In Hidden Mercy: AIDS, Catholics, and the Untold Stories of Compassion in the Face of Fear, author and reporter Michael O'Loughlin draws us into the mystery of the faith by resurrecting, through storytelling, the lives of those lost during the AIDS/HIV crisis and flooding a light of hope into the chasm of despair.
Hidden Mercy, published by Broadleaf Books in time for World AIDS Day, reframes history as not rote and binary — with the LGBTQ community suffering on the one hand and the Catholic Church welcoming the plague on the other. "Instead it provides a dynamic look at how Catholic faithful, including LGBTQ Catholics, struggled, as they do today, to carry out the Catholic mission to love mercy, do justice and walk humbly with God, while overshadowed by a hierarchy with a much different agenda," says Michael Vasquez in a review of the book.
"Hidden Mercy is healing not in that it attempts to say 'not all Catholics!' but instead by the way it shows that Catholicism, in its truest self as the manifest love of God, still lives, in spite of itself," Vasquez writes. "And it is in this healing that O'Loughlin conjures hope."
Two decades ago, the U.S. took the lead in bringing AIDS treatments to poorer countries. NCR political columnist Michael Sean Winters wonders if we have the compassion and the courage to mount such an effort again.
In a letter, Pope Francis praised the work of Catholic priests, nuns and lay people who ministered to HIV and AIDS victims at a time when much of the church hierarchy was at odds with the LGBTQ community during the height of the AIDS epidemic.
Jaqueline de Oliveira, a single mother in Itamaraju, in the northeastern state of Bahia, has been cooking over a wood or charcoal fire during the past six months. Unemployed and raising four children ranging in age from 6 to 13, she can no longer afford to buy bottled liquefied petroleum gas, which is the most commonly used cooking fuel in Brazil.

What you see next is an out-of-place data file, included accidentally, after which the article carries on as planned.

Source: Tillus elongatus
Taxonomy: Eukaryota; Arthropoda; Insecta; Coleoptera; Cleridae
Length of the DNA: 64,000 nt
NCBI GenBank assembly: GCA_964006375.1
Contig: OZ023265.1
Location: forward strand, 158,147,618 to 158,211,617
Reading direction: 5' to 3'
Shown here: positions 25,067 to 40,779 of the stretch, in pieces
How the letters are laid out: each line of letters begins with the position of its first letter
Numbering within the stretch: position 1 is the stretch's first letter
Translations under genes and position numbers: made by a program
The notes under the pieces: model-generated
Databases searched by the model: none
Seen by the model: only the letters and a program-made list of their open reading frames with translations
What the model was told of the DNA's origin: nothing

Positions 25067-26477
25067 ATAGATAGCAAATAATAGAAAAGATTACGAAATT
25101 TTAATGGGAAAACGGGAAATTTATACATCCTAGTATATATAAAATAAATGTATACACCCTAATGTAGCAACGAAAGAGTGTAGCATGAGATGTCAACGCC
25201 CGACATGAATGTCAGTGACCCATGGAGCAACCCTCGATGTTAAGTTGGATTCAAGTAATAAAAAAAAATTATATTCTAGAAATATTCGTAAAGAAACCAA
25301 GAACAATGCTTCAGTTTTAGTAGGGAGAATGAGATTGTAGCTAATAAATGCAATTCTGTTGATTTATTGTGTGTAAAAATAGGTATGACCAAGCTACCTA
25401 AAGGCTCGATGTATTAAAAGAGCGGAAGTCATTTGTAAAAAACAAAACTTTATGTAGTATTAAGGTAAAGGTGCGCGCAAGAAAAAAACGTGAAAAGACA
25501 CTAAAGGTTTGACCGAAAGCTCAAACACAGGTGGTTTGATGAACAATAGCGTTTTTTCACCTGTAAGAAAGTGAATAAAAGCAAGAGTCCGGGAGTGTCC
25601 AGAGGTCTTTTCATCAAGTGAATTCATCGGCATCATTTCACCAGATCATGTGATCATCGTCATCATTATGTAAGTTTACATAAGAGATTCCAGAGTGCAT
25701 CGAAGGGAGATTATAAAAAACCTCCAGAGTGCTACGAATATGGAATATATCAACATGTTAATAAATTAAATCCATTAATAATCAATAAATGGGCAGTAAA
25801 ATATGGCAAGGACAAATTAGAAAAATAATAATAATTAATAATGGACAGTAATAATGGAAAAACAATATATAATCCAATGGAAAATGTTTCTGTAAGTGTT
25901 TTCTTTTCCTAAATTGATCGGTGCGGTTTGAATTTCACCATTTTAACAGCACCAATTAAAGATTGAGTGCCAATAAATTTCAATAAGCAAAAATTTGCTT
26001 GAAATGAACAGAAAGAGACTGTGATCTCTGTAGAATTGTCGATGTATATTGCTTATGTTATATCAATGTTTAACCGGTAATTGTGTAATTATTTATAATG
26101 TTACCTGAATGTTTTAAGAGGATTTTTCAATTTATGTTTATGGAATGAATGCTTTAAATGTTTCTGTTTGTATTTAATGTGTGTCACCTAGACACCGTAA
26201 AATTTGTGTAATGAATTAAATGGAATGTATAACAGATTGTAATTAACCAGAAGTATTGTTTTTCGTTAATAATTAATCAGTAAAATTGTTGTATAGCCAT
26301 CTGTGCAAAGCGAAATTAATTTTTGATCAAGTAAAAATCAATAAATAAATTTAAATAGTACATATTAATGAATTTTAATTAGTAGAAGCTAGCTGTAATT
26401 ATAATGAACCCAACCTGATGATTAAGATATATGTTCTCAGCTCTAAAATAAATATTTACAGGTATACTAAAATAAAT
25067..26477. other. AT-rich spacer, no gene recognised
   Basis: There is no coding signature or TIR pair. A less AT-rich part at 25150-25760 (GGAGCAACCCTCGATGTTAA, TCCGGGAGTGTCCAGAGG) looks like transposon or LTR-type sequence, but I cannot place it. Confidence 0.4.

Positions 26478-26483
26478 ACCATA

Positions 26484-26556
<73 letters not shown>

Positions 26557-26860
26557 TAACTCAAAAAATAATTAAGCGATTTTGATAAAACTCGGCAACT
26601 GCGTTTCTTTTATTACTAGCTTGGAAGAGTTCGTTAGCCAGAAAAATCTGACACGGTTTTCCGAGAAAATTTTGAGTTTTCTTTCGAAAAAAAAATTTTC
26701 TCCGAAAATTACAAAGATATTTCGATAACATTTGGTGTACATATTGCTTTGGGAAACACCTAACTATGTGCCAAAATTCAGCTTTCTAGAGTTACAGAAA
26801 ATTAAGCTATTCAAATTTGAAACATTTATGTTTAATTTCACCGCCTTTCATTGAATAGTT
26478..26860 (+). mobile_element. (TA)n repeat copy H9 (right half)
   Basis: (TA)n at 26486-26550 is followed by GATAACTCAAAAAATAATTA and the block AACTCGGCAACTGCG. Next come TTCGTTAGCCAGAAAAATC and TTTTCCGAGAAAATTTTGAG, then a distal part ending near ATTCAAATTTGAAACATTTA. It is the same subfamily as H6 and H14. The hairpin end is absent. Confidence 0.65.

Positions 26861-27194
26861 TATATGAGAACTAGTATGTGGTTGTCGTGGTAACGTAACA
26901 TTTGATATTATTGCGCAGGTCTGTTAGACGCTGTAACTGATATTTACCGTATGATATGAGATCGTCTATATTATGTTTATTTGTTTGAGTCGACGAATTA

De Oliveira's body bears the marks of that change. She has burned her hands and arms several times while feeding the fire with wood sticks. Although she cooks in the backyard, she suspects that inhaling the smoke is affecting her health.
De Oliveira's situation is becoming more and more common in Brazil, as the combination of high unemployment, rising inflation and higher prices for oil-based fuels has led millions of people to switch from gas to wood and other solid fuel for cooking. More than one-fourth of Brazilian households use wood for cooking, with consequences for air quality and families' health.
In an email interview with NCR, Cyprus' ambassador to the Holy See, George Poulides, described Pope Francis' "solidarity" with the island nation as "politically, diplomatically, religiously and morally important." Pope Francis travels to Cyprus and Greece Dec. 2-6.
ICYMI: Myanmar's military continues to target churches in predominantly Christian regions in the Buddhist-majority country, ignoring appeals by the Catholic Church and world leaders.
ICYMI: The Indiana Court of Appeals ruled last week that an Indiana trial court "committed reversible error" when it dismissed a former teacher's lawsuit against the Archdiocese of Indianapolis earlier this year.